$ (2,351   $ 4,738      $ 2,044         $ 4,431   
                                   

 

     Fiscal Year Ended February 2, 2008  
     Predecessor     Adjustments    Pro Forma  
     (dollars in thousands)  

Net sales

   $ 437,070      $           $  437,070   

License fees

     5,433             5,433   

Cost of sales

     (268,086          (268,086
                     

Gross profit

     174,417             174,417   

Selling, general and administrative expenses

     (169,195     6,806      (1)      (163,995
                     
       (106   (2)   
       (1,500   (3)   
               

Income from operations

     5,222        5,200           10,422   

Interest expense

     (1,937     (37   (4)      (1,974
                           

Income before income taxes

     3,285        5,163           8,448   

Income tax expense

     (1,168     (1,915   (5)      (3,083
                           

Net income

   $ 2,117      $      3,248         $ 5,365   
                           

 

 

(1)

Represents the estimated impact on selling, general and administrative expenses related to the adjustment to fair value of property, buildings and equipment and the resulting change in depreciation expense.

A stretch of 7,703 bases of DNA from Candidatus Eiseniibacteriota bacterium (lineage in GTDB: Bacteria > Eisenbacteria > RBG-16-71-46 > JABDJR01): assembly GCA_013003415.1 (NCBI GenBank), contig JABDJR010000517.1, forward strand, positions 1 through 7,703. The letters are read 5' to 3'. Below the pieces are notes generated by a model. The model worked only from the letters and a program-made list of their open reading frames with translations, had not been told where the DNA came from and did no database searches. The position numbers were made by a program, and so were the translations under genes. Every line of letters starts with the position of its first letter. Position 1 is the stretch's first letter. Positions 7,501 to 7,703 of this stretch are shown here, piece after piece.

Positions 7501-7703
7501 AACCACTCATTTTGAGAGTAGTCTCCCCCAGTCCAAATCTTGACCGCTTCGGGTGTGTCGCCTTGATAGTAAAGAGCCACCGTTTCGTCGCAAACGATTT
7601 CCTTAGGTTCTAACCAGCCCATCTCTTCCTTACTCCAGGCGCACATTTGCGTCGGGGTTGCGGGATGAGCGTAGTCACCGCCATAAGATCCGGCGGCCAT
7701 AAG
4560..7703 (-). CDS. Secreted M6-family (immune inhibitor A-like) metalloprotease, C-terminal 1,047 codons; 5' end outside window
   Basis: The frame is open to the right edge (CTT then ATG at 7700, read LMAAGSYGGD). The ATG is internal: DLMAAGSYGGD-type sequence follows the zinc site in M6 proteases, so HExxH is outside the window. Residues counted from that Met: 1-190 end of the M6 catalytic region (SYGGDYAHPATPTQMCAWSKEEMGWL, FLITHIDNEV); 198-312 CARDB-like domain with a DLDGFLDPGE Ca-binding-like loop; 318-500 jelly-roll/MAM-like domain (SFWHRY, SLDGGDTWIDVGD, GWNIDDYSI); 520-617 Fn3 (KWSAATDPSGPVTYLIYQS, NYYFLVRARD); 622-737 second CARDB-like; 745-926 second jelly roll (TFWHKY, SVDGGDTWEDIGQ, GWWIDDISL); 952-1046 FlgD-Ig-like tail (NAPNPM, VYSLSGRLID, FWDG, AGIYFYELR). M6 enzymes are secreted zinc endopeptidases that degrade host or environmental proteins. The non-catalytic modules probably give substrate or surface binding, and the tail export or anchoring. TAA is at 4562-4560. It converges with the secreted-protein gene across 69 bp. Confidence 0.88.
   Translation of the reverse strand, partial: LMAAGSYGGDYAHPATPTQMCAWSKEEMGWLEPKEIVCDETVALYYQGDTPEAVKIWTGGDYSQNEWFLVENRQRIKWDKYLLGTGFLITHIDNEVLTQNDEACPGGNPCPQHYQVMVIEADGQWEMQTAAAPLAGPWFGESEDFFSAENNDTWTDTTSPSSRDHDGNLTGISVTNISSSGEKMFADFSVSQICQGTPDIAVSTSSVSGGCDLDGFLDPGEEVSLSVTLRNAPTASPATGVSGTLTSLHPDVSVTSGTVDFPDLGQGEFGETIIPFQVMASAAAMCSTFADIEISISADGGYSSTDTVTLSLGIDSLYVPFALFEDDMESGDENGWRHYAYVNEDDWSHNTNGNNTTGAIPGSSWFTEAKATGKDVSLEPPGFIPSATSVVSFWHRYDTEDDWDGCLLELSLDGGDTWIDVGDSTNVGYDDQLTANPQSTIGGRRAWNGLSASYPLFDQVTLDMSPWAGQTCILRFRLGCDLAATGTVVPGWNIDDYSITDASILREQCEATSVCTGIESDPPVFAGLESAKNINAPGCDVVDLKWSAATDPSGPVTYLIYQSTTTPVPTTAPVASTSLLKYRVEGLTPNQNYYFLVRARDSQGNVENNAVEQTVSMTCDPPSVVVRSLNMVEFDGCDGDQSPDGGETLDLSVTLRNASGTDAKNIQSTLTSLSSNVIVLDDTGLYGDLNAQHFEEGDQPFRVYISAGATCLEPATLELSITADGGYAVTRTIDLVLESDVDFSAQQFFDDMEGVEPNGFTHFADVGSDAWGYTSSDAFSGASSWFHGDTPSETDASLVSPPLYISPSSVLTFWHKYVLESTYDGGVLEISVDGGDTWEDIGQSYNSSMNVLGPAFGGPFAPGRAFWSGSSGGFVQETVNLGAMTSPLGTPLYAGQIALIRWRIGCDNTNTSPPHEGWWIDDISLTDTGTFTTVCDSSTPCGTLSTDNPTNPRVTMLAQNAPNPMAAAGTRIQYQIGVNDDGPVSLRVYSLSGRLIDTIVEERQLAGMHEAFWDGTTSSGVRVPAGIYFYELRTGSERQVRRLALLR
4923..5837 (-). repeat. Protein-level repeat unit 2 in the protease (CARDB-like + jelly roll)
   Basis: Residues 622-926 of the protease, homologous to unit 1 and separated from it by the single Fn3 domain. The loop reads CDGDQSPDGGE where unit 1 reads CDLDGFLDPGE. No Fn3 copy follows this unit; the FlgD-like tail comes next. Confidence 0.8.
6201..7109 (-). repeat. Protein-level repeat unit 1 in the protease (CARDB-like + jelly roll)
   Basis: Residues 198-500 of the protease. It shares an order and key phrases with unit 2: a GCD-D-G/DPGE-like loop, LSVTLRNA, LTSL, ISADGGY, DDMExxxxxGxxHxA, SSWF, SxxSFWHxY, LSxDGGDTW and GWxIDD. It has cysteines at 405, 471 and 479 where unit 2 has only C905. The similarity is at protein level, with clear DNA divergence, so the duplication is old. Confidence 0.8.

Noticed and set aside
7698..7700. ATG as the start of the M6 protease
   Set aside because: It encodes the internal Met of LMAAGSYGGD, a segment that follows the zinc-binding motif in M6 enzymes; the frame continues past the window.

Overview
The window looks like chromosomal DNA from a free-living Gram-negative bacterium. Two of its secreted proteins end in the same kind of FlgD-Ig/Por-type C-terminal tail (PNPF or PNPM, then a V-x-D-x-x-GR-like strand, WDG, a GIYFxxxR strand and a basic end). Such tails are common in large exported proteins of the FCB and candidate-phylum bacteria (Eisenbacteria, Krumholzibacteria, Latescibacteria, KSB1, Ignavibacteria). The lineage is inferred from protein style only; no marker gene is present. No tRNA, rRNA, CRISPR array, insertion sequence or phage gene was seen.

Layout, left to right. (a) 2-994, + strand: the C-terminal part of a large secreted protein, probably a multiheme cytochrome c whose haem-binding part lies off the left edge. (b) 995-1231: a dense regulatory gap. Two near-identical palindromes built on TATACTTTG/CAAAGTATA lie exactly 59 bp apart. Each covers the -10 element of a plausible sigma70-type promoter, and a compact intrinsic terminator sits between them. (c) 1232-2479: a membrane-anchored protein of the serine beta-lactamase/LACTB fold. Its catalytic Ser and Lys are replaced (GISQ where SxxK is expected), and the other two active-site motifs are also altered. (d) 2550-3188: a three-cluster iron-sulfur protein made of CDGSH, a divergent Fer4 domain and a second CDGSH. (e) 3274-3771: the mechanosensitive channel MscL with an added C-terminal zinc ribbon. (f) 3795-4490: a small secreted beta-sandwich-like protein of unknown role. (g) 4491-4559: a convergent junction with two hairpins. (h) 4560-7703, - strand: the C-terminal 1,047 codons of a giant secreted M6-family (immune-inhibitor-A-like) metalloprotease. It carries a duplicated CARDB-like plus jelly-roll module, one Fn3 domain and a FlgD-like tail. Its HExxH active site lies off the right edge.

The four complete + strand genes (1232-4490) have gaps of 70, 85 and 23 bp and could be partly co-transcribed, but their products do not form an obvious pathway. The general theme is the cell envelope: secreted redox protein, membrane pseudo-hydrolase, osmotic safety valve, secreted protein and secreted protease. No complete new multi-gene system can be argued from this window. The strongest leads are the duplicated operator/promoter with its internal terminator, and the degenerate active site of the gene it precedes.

(2)

Represents the amortization of the fair value adjustments related to intangible long-lived assets. Identifiable intangible assets with a determinable life have been amortized on a straight line basis in the unaudited pro forma consolidated statement of operations over periods ranging from 3 to 7 years.

(3)

Represents estimated consulting fee of $1.5 million per year to affiliates of Sun Capital.

footnotes continued on following page

 

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Table of Contents
(4)

Reflects pro forma interest expense resulting from our new capital structure as follows:

 

     Predecessor     Predecessor  
     Year ended
February 2, 2008
    228 days ended
September 17, 2008
 
     (in thousands)  

Pro forma interest expense on revolving line of credit facility(a)

   $ 1,625      $   1,011   

Less historical debt related costs

     (193     (135

Less historical interest expense related to debt arrangements

     (1,395     (558